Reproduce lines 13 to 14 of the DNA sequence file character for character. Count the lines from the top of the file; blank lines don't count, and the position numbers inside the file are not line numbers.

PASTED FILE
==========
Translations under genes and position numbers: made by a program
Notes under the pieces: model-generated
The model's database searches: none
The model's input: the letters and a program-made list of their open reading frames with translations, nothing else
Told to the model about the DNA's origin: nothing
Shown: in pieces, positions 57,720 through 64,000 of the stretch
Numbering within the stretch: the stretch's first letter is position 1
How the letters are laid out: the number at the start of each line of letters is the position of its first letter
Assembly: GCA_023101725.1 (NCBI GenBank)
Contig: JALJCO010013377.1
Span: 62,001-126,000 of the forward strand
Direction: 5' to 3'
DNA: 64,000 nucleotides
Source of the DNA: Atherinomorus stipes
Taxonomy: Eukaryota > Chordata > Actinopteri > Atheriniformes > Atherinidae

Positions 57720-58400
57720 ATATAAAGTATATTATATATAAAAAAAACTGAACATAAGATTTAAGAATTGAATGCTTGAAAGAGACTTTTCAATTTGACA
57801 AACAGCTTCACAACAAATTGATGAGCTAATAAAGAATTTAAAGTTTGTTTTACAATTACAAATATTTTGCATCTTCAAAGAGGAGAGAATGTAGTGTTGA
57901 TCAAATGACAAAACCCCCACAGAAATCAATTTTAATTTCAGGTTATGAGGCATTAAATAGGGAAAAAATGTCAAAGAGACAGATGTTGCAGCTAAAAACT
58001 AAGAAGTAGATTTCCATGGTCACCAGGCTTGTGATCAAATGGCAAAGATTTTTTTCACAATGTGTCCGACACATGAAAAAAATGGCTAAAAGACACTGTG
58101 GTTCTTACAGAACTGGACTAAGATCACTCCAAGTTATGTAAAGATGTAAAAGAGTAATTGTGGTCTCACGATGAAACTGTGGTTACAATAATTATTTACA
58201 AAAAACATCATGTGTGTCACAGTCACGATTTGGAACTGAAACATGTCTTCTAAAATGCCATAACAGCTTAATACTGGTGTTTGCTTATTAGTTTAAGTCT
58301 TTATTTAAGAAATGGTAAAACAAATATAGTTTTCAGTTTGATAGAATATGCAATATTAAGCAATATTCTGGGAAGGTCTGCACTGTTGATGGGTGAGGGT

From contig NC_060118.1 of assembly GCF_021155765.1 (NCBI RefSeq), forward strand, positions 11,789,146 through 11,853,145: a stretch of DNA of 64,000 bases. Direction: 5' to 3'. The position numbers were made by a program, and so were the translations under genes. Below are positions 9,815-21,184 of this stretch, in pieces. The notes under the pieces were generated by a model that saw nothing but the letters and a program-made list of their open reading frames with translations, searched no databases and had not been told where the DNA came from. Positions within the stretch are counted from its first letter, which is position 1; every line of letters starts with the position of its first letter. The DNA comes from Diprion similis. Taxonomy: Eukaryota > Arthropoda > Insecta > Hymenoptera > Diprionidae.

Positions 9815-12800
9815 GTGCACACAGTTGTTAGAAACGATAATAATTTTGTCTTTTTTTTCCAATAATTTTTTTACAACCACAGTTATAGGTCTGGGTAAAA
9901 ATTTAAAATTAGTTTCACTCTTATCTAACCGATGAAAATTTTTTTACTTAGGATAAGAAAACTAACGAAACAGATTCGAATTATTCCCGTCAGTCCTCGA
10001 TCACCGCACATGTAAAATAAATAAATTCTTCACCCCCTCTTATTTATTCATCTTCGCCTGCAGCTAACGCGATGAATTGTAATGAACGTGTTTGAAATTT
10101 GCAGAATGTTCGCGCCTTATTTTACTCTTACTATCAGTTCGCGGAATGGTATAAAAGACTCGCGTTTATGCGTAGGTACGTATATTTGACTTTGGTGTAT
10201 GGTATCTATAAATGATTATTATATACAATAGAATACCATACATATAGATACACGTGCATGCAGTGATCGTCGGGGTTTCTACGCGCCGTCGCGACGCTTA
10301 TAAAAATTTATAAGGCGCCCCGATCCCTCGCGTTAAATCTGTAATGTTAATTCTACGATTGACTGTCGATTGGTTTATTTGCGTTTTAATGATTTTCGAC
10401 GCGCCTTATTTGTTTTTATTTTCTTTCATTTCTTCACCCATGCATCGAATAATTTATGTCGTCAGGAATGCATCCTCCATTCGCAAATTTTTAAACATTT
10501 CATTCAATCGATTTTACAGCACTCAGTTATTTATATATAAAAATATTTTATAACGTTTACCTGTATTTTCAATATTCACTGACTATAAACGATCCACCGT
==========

DNA: 64,000 nucleotides
Source of the DNA: Atherinomorus stipes